A Key to Community

The northern part of Ghana is home to a population that is widely resistant to the gospel. As national director Ben trains coaches and seeks to reach out to young people in this region, he reports: “That is the power behind sports ministry. God is actually using it to break barriers. You cannot go there with a Bible to share the Word of God. But in sports ministry, even the more resistant parents say ‘We know you are Christians, but [we want to have] the way you are teaching our children.’ They will have nothing to do with Christians, but they can come to Bible study [with the coach]. We have moved the church from inside the building to the soccer field, and there they can hear the gospel.”

One summer team visiting Ghana from Liberty University accompanied local Sports Friends staff to reach out to the entire community with a game day. It was a very hot day, and the team arrived around noon to invite people to play. They began to set up nets and get out soccer balls, volleyballs, netballs. The excitement quickly spread, and within fifteen minutes there were hundreds of people showing up to participate. The place was packed! Young children and adults into their 60s were on the field, playing together. The whole town gathered together.

Two weeks later, the church sponsoring the sports ministry came back to the town to have a more traditional outreach with music and speaking. They came at the ideal time in the cool of the evening and set up loud speakers in an attempt to communicate clearly, but no one came. Those who’d come to reach out to the community went door to door inviting people to the event, but very few came out. Yet, it was the powerful tool of sports that allowed the gospel to reach an entire community!

Through the model of maintaining a consistent, friendly, peaceful presence, Ghanaian coaches are establishing influential relationships with communities that are not so keen to hear from a religious leader. Where the relationship between coach and athlete is strong, God’s Word is effectively shared not only broadly, but consistently and personally. This is where transformation is taking place by the power of the Holy Spirit. Young people are discovering who they are made to be. They are learning to live for Christ rather than for themselves. As they study the “Heart of Champions” character-building curriculum together, youth are mentored in ways of purity and self-control, in stark contrast to their worldly environment that cultivates lust and indulgence. They are growing in integrity, developing more positive attitudes, becoming more mindful of how they use their words and how they relate to their families. They are growing in team spirit and respect of family and community boundaries (such as dress and curfew). Parents have come to the coaches eager to ask why their children are changing, and how can they support this change. One family saw such change in the character of their son that once they discovered he was following the example and instruction of his coach, they wanted to send his older brother to the team so that he would be changed too! While the boy’s coach, Joseph, readily admits that only Jesus has the power to change lives, he is very encouraged by God’s work to transform this young life and impact his family so.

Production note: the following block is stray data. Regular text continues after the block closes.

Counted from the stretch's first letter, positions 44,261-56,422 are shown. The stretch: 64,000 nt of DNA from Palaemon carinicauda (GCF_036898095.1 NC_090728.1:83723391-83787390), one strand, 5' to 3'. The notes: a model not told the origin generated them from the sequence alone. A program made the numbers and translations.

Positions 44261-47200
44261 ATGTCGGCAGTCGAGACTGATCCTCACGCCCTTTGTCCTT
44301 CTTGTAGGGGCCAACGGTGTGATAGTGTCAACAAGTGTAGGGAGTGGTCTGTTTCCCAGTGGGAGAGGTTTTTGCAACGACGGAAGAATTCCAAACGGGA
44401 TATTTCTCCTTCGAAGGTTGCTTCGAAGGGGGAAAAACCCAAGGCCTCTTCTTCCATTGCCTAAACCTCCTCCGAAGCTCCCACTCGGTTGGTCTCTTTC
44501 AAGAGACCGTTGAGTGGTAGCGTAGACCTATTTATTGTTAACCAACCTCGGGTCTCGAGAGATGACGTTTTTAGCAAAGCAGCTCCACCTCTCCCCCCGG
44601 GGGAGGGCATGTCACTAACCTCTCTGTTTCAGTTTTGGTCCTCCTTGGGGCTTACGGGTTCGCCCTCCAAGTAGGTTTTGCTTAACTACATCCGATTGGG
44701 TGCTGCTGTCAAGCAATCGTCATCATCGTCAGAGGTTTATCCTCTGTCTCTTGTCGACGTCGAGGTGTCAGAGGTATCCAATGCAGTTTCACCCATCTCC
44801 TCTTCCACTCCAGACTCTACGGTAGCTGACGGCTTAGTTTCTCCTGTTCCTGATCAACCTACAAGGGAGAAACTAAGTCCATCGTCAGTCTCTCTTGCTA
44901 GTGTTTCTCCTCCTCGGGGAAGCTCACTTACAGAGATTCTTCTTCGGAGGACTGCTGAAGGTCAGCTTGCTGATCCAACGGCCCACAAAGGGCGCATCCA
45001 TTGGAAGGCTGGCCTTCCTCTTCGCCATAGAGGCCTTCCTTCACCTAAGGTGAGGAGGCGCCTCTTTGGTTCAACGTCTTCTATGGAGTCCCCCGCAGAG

Here are two ways that you can join with us in prayer:

  1. Please pray for the increasing openness of communities towards sports ministry, especially in the northern cities where three new churches are growing among increasing populations of believers.
  2. Pray for the hearts of youth and their families to be ready to hear from Jesus as He sends His people to meet them in their daily lives and activities as God with them. He has always been ready to “put on flesh” and invite us to Himself from right where we are and lead us into the fullness of His life

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